Wall Street debates: Is the specialist system outdated?

By , Staff writer of The Christian Science Monitor

For stock exchange specialists, ``Black Monday'' and ``Terrible Tuesday'' sorely tested them, and they lived through it. ``The specialists in the auction market survived handily,'' says Kenneth Leibler, American Stock Exchange president.

Specialists, the members of stock exchanges charged with keeping order in the markets of the stocks they buy and sell, have received their share of scrutiny as people try to understand what happened Oct. 19, when the Dow Jones industrial average fell 508 points, and Oct. 20, when the exchanges were said to be within an hour of breaking down.

``The most important thing was to keep the doors open, or else we wouldn't have reopened,'' says Louis Miceli, a partner in Miceli-Van Caneghan & Co., on the American Stock Exchange. He has been a specialist since 1960.

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``The key is that the specialist can be beat up, lose money, be exhausted, but the system will work. Maybe the markets weren't as good as they had been, but there were markets,'' he adds.

On Black Monday, specialists were swamped with sell orders, and they had to step in and buy stocks when no other buyers came forth. Tuesday such big-name stocks as DuPont, Merck, IBM, and Eastman Kodak stopped trading. Without buy orders, the specialists could not make markets. ``Maybe 50 out of the 1,500 stocks stopped trading,'' estimates Robert Fagenson, whose specialist firm handles 62 stocks on the NYSE.

The specialist's job is to match buyers and sellers. As such they are dealers, auctioneers, cushions, and traffic cops. ``Seventy-eight percent of the time the buyer meets the seller; the other 22 percent, the specialist is there,'' explains NYSE floor broker David Shields. They are expected to buy or sell stocks in their own account to offset temporary imbalances in supply and demand and thus prevent wide swings in stock prices. They must meet strict capital requirements set by the exchanges.

In the aftermath of the market's plunge, some have suggested that the specialist system is inadequately capitalized and partly to blame. Others have suggested that the specialist system is outdated.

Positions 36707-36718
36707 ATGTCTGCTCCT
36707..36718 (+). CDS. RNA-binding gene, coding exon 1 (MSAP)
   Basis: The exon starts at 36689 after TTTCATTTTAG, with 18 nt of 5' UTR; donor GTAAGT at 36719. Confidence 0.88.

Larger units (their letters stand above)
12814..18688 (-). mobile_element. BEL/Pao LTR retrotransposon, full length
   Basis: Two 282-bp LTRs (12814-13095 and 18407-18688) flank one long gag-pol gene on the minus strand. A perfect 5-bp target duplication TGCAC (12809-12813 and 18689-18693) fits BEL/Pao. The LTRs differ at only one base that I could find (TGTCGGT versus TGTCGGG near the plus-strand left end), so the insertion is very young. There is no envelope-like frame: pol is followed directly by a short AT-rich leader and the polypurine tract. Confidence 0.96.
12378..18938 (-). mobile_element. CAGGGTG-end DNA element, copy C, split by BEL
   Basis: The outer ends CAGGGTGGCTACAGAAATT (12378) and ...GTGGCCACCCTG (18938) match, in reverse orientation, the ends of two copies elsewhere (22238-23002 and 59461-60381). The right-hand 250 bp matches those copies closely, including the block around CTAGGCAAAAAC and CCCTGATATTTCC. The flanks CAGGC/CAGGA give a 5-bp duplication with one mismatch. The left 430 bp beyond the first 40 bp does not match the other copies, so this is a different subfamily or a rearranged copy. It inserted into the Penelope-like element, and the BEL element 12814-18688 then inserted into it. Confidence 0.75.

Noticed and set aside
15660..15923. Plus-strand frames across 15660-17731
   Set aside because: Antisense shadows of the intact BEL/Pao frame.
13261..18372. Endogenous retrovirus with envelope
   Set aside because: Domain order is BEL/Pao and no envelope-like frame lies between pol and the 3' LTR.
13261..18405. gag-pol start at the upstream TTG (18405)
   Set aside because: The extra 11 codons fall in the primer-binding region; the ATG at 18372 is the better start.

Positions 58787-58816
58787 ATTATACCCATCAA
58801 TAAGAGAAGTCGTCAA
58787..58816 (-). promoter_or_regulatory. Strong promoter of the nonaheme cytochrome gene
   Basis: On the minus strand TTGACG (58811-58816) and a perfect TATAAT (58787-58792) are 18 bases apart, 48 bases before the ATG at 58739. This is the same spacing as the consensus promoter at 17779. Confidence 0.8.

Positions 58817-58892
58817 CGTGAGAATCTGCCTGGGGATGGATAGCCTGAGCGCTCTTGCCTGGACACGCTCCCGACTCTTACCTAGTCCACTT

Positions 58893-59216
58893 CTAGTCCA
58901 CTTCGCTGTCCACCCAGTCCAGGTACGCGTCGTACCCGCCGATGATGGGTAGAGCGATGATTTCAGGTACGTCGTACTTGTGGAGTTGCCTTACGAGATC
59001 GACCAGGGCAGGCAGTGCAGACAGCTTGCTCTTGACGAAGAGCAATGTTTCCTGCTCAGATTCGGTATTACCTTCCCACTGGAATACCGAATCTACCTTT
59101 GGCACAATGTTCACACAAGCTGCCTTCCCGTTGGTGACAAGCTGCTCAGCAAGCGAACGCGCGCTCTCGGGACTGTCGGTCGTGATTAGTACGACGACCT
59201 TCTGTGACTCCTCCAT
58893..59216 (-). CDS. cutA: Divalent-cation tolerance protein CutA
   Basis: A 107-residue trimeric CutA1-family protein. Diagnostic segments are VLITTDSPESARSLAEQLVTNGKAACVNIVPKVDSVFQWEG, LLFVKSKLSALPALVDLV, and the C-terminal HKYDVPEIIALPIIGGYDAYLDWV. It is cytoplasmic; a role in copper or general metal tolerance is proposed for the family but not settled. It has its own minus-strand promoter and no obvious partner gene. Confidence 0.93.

Specialist firms lost up to two-thirds of their $3 billion in total capital on Black Monday. Specialist purchases were important, and Wall Street Journal reporters James B. Stewart and Daniel Hertzberg concluded that specialists could not meet the demands. In their month-after-the-collapse story Nov. 20, they wrote, ``And the crisis in the financial system revealed glaring weaknesses that are being closely examined in Congress. The New York Stock Exchange specialist system - despite some heroic efforts - proved inadequate to meet the demands of huge international flows of capital, nearly triggering a shutdown of the exchange and a public crisis of confidence....''

Mr. Fagenson, however, does not think capital requirements need to be changed. ``It was adequate to handle the responsibility,'' he says. ``The answer isn't more capital. More capital would have meant the institutions would have sold more, and losses would have been larger. The problem wasn't the loss of specialist capital - it was the absence of real buying.''

Given the pace of technology, some people say that investors would be better served with computers than with specialists. ``Specialists are outdated,'' claims Morris Mendelson, a professor of finance at the Wharton School of the University of Pennsylvania.

``They simply failed. They don't have enough money to deal with the institutional market. If investors could have accessed the market through a computer, it would make a more efficient market,'' he says.

In 1975 Professor Mendelson and two others proposed that the markets be computerized, so that ``a public order could meet a public order. If the order is too low, you can hold the order until there's a buyer. It's inevitable,'' he says.

Specialists are not eager to disclose their personal losses. ``We still have a lot of capital, and we bought a lot of stock when the market fell; we lost a lot of money, but we lived to trade another day,'' says Michael Creem of Mercator Partners, a specialist firm on the NYSE that handles the stocks of 60 companies.

The market's plunge has accelerated the trend toward consolidation of specialists. Two NYSE specialist firms and one on the American Stock Exchange have been bought out since Oct. 19. About 20 years ago, the NYSE had 150 specialist firms; today it has 52, says Mr. Creem, who has been a specialist since 1956.

In 1986, the Securities and Exchange Commission approved a rule allowing brokerages to own specialist units, provided they establish a ``Chinese wall'' to separate a firm's investment banking and research from specialists.

Mr. Mendelson thinks a proposal from the National Association of Securities Dealers, which runs the over-the-counter stock market, would provide a better system for customers in that market. Following the market's plunge, charges were leveled that some OTC traders did not answer their phones.

OTC marketmakers can enter and leave the market through their computerized system whenever they wish. Specialists are supposed to make a market if no other buyer or seller is available.

The NASD has proposed four changes, emphasizing an increased use of computers in making markets; people making markets over the phones would also be required to stay within the automated trading system even when markets go against them.

But Mr. Shields, who has been an NYSE member for 21 years, says computers will not replace specialists: ``Until we have artificial intelligence that can obviate the need for people, there will be people.''

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